It's 6:30 PM and the only thing worth watching on all of cable TV, with its 70 channels and which costs me over $50 a month, is a cruddy Matlock rerun.
So I turn to Headline News and encounter the bloviating of Glenn Buck (sic), telling us how desperate the Amerikan people are, that they are "crying out for a leader" in these times of peril. Yes, times are perilous indeed, but the last thing we need is a Leader. You would think, given that our faith in past and present Leaders has been shattered time and time again, we would reject anyone claiming to lead us. But the Leader Principle is the last thing to die in the fascist mind. Even as the walls crumble around them, they cry out for a Fuhrer to lead them by the nose to the gas chambers.
Yet he also says, despite the imminent collapse of civilization, that it will all be okay, since "we are Americans, and we are resilient." Now he sounds like Oprah. No batch of psychologizing and doublespeak can prevent the coming disaster. It will have to be faced in all its gory monstrosity, sooner or later.
In other news, Rush has been provided a contract extension for his right to impinge on the air, until 2016. I highly doubt, by that time, that radio as a technology will exist, due to the philosophies of Rush and his fellow travellers. Thanx, Rush.
Brought to you by the inner city, here are some rare urban prairie images!
Not two months ago there were houses (occupied homes, too!) on these very properties which now lay vacant and bleaching in the summer sun, the green wilderness of prairie grass rising rapidly to reclaim this once urban land into the jungle.
The loss of the houses was likely no tragedy; they were dilapidated and weren't rare or special specimens of architecture. But the disappearance of any structure from the built environment removes part of the urban form and only serves to accelerate the process of decivilization - a constant devolution from the intelligent and man-made to the bovine and animal.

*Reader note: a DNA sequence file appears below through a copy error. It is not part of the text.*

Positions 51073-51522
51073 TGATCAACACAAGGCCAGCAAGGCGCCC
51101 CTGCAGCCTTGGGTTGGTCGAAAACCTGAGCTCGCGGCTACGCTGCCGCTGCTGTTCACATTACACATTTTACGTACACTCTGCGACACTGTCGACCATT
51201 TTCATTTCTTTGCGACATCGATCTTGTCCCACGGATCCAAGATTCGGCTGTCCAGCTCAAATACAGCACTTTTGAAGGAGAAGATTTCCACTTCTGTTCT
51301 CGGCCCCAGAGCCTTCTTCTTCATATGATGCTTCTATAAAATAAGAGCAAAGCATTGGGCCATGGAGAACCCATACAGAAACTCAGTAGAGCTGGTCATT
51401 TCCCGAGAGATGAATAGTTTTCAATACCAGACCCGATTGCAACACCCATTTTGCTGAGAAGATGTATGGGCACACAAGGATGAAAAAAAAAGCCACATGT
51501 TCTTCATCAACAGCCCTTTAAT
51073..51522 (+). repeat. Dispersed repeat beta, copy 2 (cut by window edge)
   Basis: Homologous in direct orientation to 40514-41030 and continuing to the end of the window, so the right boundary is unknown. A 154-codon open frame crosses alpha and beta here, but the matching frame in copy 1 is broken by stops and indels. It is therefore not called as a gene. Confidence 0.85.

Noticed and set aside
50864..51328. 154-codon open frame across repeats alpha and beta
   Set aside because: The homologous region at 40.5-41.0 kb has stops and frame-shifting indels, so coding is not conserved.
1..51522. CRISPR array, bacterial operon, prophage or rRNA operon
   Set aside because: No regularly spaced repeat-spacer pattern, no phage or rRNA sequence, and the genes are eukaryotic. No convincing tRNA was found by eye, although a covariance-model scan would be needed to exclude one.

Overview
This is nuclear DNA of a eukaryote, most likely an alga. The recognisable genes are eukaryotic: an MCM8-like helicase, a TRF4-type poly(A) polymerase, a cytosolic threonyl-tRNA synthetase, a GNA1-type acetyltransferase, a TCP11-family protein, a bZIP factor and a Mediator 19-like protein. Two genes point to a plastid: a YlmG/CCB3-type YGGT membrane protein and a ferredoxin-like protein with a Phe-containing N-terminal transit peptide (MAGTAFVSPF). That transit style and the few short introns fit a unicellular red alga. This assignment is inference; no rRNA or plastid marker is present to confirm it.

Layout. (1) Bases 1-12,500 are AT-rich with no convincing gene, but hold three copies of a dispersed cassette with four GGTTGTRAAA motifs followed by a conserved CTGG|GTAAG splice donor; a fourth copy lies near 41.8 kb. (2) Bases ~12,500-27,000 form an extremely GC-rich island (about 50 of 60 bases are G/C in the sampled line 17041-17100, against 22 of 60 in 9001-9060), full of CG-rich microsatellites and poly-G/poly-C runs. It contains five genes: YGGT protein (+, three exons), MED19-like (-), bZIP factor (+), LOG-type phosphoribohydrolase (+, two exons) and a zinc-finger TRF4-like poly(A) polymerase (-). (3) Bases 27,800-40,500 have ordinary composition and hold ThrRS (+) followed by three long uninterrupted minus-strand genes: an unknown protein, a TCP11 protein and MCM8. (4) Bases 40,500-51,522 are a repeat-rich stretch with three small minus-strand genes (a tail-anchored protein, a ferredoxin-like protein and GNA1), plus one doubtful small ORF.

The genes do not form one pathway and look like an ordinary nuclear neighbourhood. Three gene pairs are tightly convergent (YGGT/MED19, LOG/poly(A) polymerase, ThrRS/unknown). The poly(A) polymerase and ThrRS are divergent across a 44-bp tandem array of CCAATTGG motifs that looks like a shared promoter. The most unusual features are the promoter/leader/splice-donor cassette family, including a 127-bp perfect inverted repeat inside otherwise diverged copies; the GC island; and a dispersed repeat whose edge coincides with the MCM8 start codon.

What productive use will this property be put to? Likely nothing. This patch of green will likely continue to expand, as the bleached bones of the inner city give up the ghost.
Thought this photo was appropriate for the end of the day:
The essence of our city - largely urban banality somewhat tempered by natural beauty which attempts to assert itself from time to time.
The parking lot you see here is for a restaurant that is considered a local landmark. Can't say much for its surroundings, however.
A short photoessay, entitled Death of a Building!
The old State Welfare Department building (aka the A. Z. Young Office Building) was constructed by the state in the 1950s, and was a fairly decent example of Mid-Century Modern architecture, if nothing else positive could be said for it (considering what ridiculousness transpired inside its walls). But as all things tend to go down in the Stick, progress came along - in this case, because the state decided it wanted a brand spanking new Capitol office complex, squandering millions of our dollars in the process. So the Welfare building had to go.
Here it is when it still stood, gutted and in the process of demolition:
A few months later, all traces had been removed from the face of the earth:
(Note the white sign in both pictures, touting 'progress'. It lists all the politicians responsible.)
The sole machine on the site was removing the last of the rubble of the former structure as I snapped this photo. The squat white building behind it is the under-patronized Capitol visitor center, of which the Lieutenant Governor is so proud. Be proud also, taxpayers!
Across Lafayette Street (to the left of the above photos) a former parking lot is being readied, along with the old welfare building site, for its planned future role as an "outdoor ampitheatre and park":
(Not a very people friendly environs, eh?)
This should be as popular with the public as the visitor center, or the visitor center parking garage (seen at upper left, when it was in its last phases of construction).
Well, at least the State Library patrons have a nice view of the river now! Yay for progress!